Naace

Naace Press Release - Gove's speech at BETT 2012

Author: Michelle Cank
Press Release - Naace response to Michael Gove's speech at BETT 2012 on Wednesday 11 January 2012

Naace Press Release – Gove’s speech at BETT.

Michael Gove’s speech at BETT today (11th January 2012) sets out a challenge to the ICT profession. Naace has no doubt about the importance of a broad, rigorous technological education for all children and agree wholeheartedly with the Secretary of State that our curriculum should prepare our students to be at the forefront of technological change and about technology’s power to transform learning beyond the school, as well as in the classroom.

Naace’s own ICT Impact Awards and 3rd Millennium Learning Award make clear that the best practice in schools is already excellent with pupils using digital technology in challenging, creative and innovative ways. Pupils in these schools are already developing the Scratch games and smart phone apps that the Secretary of State looks forward to seeing. The challenge now is about bringing the provision in all schools up to the level of the best. The Self-review Framework which Naace administer on the Department for Education’s behalf offers one route to this goal.

In response to the Secretary of State’s comments regarding the responsibility of schools to recognise the strategic importance of ICT Naace reaffirms its commitment as a Professional Association to digital technologies in the widest sense, to the transformative power of ICT in education and to supporting strategic leadership. The Naace strategic leadership programme, Total, will be of significant importance in helping schools achieve the Secretary of State’s vision.

Naace welcomes the growing interest of the commercial and higher education sectors in supporting curriculum development that focuses on computer science at GCSE and would urge the Secretary of State to confirm the status of the subject by including it alongside the other sciences in the English Baccalaureate. Preparation for this and alternative pathways such as business use of IT and digital arts at 16+ will require a broad, rigorous curriculum at KS3, as Naace is currently developing. Many primary schools have rich, integrated provision for ICT but, here too, schools can’t rest on their laurels and Naace will be developing its own ICT curriculum for KS1 and 2, built around ideas of collaboration, creativity and authentic problem solving.

Naace members will relish the freedom to develop their own innovative, challenging schemes of work for IT and computing in their schools, perhaps using or adapting those developed by Naace itself and other organisations. 

Freedom though, brings responsibility. After dated schemes of work from QCA and undemanding GCSE specifications, many teachers and schools are likely to need support in using the liberty given them by Mr Gove to provide the best possible education for their pupils. Naace, its members and partners stand ready to help. The continuing development of the profession has long been a Naace priority. If the nation’s children are to receive the technological education they deserve, then teachers have to respond positively to the opportunities now open to them, working and learning together to develop the subject knowledge and teaching expertise which these new freedoms represent.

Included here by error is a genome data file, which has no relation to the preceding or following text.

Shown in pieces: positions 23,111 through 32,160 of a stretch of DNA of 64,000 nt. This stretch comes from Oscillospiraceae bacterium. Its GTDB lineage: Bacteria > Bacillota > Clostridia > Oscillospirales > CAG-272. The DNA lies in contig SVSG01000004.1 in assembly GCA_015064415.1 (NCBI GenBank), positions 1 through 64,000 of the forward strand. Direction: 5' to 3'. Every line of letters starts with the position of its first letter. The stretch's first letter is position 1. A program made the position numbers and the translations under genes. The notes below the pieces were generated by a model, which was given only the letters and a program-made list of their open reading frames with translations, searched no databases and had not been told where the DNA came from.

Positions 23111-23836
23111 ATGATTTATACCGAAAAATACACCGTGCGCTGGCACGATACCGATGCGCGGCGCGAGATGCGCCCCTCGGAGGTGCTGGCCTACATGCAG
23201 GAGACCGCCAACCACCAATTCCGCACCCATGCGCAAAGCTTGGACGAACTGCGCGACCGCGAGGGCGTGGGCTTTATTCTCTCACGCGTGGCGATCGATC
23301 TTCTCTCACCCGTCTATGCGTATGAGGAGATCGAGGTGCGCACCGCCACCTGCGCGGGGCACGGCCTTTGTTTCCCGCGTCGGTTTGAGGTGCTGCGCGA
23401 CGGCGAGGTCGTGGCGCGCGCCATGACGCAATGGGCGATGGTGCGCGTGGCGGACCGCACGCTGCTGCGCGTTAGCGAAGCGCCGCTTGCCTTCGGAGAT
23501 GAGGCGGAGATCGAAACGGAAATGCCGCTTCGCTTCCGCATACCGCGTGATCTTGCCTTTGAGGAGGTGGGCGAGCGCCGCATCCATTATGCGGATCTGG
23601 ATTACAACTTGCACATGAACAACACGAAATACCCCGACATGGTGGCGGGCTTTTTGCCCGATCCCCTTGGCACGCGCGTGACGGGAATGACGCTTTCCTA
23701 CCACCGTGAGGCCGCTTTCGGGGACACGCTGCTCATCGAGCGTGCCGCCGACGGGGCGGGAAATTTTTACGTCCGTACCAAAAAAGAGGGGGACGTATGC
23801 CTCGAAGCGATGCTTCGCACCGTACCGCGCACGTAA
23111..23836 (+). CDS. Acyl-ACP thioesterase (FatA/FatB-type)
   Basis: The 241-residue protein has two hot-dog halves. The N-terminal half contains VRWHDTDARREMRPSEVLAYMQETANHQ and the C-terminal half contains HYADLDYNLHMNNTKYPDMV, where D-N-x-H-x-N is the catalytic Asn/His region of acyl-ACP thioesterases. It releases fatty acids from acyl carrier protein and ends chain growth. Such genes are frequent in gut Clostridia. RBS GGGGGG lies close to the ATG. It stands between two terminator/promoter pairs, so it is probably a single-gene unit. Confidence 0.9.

Given how quickly technology advances, the traditional approach to developing new programmes of study would indeed be unlikely to keep pace. Naace has been consistently highlighting the rapid change in technology which requires schools, teachers and exam boards to respond faster than educational change systems have previously allowed.

The Naace Conference in March will bring together teachers to review current approaches to the ICT curriculum and this will be repeated annually to keep a check on whether examinations are changing fast enough. We invite all examination boards and other organisations such as Computing at School to join us for these discussions to produce a joint annual report to stimulate continuing debate.

Notes for Editors

  1. Naace is the professional association for those concerned with advancing education through the appropriate use of information and communications technology (ICT). Naace administers the ICT Mark and provides Help Desk Support for the Self-review Framework. It created the Naacemark for Schools scheme, which was a predecessor of the ICT Mark. http://www.naace.co.uk
  2. The Self-review framework is an online tool launched in April 2006 to assist schools in identifying, improving and benchmarking the use of ICT (Information and Communications Technology) in learning, teaching and management of schools. Schools evaluate their progress against a 5-level scale for aspects of development grouped under six major elements  Since its introduction, over 19,500  schools have used it to review and plan their use of technology. https://selfreview.becta.org.uk
  3. Naace ICT KS3 Curriculum can be found at www.naace.co.uk/http://www.naace.co.uk/ks3ictcurriculum

Contact at BETT:
Bernadette Brooks: Naace, PO Box 6511, Nottingham, NG11 8TN


Tel 0115 945 7235

Related links:

Naace Press Release - Gove's speech at BETT 2012
Press Release - Naace response to Michael Gove's speech at BETT 2012 on Wednesday 11 January 2012